Both companies are standouts in terms of dividends and growth, but because of its significantly more stable and predictable dividend, as well as its slight edge in performance, I'd call Realty Income the better of the two in this category.


When evaluating REITs, it's important to use funds from operations (FFO) instead of earnings per share (EPS), as the former gives a much better picture of a REIT's profitability. Here's an in-depth article on why we use FFO, but for now, let's just say that it excludes certain expenses that the REIT doesn't actually have to pay.

Here's how these retail giants stack up side-by-side:


Share Price

2016 FFO Guidance

P/FFO (Midpoint)

Realty Income


$2.85 to $2.90


Simon Property Group


$10.72 to $10.82


Data source: Company filings. Note: Adjusted, or normalized FFO guidance is used, as it's a company-specific measurement of ongoing profitability.

I wouldn't call either one of these REITs cheap right now, but Simon trades at a significantly lower valuation. Even though Simon has the size advantage, I do believe Realty Income's property types are safer investments, and therefore the company deserves to trade for a slight premium. Plus, Realty Income has a slight, but significant edge in dividend history and overall performance over the years. In a nutshell, the valuations seem a little expensive, but appropriate given the history of these companies.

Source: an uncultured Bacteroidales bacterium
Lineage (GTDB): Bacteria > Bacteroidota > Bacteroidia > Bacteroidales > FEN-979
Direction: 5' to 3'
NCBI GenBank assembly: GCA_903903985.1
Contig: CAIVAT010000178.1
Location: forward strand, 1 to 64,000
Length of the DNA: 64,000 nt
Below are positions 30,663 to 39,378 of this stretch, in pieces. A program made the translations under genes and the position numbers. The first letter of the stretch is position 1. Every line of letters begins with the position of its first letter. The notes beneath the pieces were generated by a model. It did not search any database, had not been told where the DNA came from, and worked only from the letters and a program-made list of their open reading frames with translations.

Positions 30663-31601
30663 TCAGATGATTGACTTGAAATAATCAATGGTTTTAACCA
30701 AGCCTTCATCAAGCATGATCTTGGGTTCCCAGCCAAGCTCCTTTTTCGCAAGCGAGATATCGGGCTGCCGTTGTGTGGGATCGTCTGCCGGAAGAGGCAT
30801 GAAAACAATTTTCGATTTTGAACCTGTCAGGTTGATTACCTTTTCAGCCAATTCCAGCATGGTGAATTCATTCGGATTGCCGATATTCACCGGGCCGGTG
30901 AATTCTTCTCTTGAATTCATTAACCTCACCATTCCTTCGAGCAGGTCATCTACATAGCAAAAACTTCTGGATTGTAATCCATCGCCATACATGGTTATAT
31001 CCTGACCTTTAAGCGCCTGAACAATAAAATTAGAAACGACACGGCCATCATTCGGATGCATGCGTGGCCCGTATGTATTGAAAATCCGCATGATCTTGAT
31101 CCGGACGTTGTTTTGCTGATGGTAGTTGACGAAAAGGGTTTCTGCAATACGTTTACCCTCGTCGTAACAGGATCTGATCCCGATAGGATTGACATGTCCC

Which is the better buy?

To be clear, I don't think investors will go wrong with either of these stocks. Both have the potential to produce market-beating returns in your portfolio for decades to come. And, I'd like to re-emphasize that neither one strikes me as a particularly good value. Personally, I would wait for a bit of a pullback before buying shares of either company.

Having said all that, my personal preference is Realty Income, and in the interest of full disclosure, it's one of the largest stock holdings in my personal portfolio. In my opinion, Realty Income is as close to a perfect combination of growth potential, income, and safety you're likely to find anywhere in the market, so it's worth looking into for a long-term investment -- especially if the share price drops.

This article represents the opinion of the writer, who may disagree with the “official” recommendation position of a Motley Fool premium advisory service. We’re motley! Questioning an investing thesis -- even one of our own -- helps us all think critically about investing and make decisions that help us become smarter, happier, and richer.